Tuesday, November 14, 2006

Linkages Between Fine Root Dynamics and Soil Chemistry at Three Long-Term Nitrogen Manipulation Experiments in the Northeastern United States.

Lindsey Rustad, USDA Forest Service, 35 Crystal Ln., Cumberland, ME 04021-9538, Ivan Fernandez, Univ of Maine, 5722 Deering Hall, Room 1, Orono, ME 04469-5722, Steve Mcnulty, USDA Forest Service, 920 Main Campus Dr, Suite 300, Raleigh, NC 27606, and Allison Magill, Univ of New Hampshire, Complex Research Center, Durham, NH 03824.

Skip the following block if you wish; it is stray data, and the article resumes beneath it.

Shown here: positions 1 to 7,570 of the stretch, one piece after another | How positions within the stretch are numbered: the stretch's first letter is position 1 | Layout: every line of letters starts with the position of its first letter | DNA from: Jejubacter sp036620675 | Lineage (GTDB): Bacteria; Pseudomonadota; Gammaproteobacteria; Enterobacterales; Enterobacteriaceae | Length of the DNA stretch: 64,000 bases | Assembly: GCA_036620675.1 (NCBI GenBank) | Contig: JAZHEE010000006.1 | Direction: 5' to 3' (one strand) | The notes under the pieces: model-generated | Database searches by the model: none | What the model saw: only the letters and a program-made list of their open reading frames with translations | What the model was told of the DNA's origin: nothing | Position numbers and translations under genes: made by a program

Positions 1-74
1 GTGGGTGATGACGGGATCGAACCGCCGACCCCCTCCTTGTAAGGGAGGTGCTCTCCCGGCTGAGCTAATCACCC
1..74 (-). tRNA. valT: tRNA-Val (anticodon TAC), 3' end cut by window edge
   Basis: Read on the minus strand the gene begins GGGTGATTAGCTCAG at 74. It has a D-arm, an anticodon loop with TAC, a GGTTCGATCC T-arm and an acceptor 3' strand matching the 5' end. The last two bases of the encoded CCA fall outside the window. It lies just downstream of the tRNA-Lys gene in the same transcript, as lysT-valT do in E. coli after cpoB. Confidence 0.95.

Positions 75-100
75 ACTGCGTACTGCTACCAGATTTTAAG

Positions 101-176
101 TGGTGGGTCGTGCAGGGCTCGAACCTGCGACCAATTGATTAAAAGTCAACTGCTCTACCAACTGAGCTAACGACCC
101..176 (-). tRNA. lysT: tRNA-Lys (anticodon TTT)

Concerns exist that chronically elevated atmospheric N deposition may have negative effects on forest health.  Although considerable research has focused on the response of aboveground ecosystems to this non-point source pollutant, less is known about the response of the belowground ecosystem.  We  therefore initiated a study to evaluate the response of fine root and soil chemistry  to experimental N additions at three long-term (>15 yrs) study sites in the northeastern US (the Bear Brook Watershed in ME, the Harvard Forest in MA, and Mt. Ascutney in VT).  Data for the O horizon for  the 2002 field season showed  that, in general, O horizon fine root and soil N concentrations either increased or showed no change, O horizon fine root and soil base cation (Ca and Mg) concentrations either declined or showed no change, and O horizon fine root and soil P concentrations showed a variable response with increased root and soil P concentrations at the BBWM hardwood site, and either decreased or no change in root and soil P concentrations at the other sites.  Linkages between root and soil chemistry will be discussed.